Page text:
12 key trends in hospital pharmacy from the ASHP annual survey

The American Society of Health-System Pharmacists released its annual survey of pharmacy directors from nearly 5,000 hospitals across the country. 

The survey — which was conducted before the COVID-19 pandemic and published June 23 —  asked the directors questions about prescribing, opioid stewardship, staffing and the use of mobile technology. 

Twelve key trends in hospital pharmacy, according to the survey: 

Formulary management strategies: 

  1. Thirty-one percent of hospitals reported rationing medications due to expected patient outcomes and cost of therapy, up from 25 percent in 2016. 
  2. Seventy-three percent of hospitals have a limited strict formulary and tight restrictions on non-formulary medication use, up from 63 percent in 2016. 
  3. Eighty-nine percent of hospitals indicated that pharmacists have the authority to write medication orders. Among this group, 94 percent can modify or initiate therapy by policy or protocol and 6 percent are authorized to prescribe. 


  1. Half of hospitals are including pharmacogenomics in formulary decision-making, up from one-third in 2013. 
  2. Of hospitals surveyed, 5.4 percent indicated recommending or scheduling pharmacogenomics testing to aid in the process of drug and dosage selection, while 90 percent said pharmacist involvement is limited to the dispensing of products related to pharmacogenomics drug therapy management.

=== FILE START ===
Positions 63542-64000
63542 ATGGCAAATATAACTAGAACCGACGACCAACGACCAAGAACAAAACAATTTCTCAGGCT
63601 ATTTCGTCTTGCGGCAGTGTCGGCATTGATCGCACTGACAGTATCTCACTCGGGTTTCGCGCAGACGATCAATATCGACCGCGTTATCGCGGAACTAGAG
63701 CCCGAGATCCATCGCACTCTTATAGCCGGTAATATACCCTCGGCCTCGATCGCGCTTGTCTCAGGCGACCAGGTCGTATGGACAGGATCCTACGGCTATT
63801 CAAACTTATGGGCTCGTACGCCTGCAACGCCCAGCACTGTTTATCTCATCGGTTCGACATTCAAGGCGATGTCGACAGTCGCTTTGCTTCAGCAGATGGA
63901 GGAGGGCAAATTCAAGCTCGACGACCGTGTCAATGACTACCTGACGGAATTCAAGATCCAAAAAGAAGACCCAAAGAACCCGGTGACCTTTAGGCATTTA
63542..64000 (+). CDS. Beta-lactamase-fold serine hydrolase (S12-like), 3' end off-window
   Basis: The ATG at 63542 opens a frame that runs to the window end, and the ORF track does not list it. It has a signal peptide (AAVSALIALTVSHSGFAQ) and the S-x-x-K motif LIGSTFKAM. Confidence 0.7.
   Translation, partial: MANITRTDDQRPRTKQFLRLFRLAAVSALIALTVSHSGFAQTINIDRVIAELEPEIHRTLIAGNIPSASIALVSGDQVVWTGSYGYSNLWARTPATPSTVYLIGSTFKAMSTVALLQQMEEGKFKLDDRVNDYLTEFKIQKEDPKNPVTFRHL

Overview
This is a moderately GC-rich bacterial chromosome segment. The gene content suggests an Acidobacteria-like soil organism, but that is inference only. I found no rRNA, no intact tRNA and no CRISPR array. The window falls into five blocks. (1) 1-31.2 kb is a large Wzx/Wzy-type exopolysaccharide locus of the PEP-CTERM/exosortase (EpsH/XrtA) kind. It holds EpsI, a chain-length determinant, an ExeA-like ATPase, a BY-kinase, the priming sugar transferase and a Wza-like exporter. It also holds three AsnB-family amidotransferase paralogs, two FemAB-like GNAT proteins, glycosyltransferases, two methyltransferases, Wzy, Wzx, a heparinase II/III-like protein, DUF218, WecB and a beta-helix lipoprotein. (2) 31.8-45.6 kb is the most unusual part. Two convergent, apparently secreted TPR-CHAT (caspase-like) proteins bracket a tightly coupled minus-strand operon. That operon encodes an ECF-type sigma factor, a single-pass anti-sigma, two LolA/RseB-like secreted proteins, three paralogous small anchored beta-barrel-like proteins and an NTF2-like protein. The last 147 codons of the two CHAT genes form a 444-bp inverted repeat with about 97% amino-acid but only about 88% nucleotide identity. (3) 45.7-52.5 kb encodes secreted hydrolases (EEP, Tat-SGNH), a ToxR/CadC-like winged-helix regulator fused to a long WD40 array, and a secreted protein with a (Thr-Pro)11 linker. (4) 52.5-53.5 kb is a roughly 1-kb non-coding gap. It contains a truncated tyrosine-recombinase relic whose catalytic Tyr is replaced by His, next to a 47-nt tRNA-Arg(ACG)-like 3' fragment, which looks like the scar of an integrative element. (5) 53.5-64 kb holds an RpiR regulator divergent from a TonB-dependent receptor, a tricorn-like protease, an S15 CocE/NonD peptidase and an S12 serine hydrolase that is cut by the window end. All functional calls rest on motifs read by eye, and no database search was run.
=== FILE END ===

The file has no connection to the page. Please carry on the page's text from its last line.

Opioid stewardship: 

  1. Eighty-five percent of hospitals have educational programs or guidelines on opioids, up from 71.4 percent in 2018. 
  2. Eighty-five percent of hospitals have a prescription drug monitoring program database, up from 65.3 percent in 2018. 
  3. Sixty-one percent of hospitals limit the supply of home discharge opioid prescriptions, up from 46.3 percent in 2018. 
  4. Sixty-five percent of hospitals indicated that pharmacists have leadership and accountability roles in their opioid stewardship programs. 

Hospital pharmacy staffing: 

  1. The number of full-time pharmacist positions has continued to grow overall with a mean of 19.2 positions per 100 occupied beds. 
  2. Pharmacists had a low vacancy rate, less than 3 percent, while the vacancy rate for pharmacy technicians was 6.5 percent. 
  3. The majority of pharmacists are using smartphones, tablets or laptops as part of providing patient care services, an increase that the survey's authors said can be attributed in part to the near universal electronic health records.

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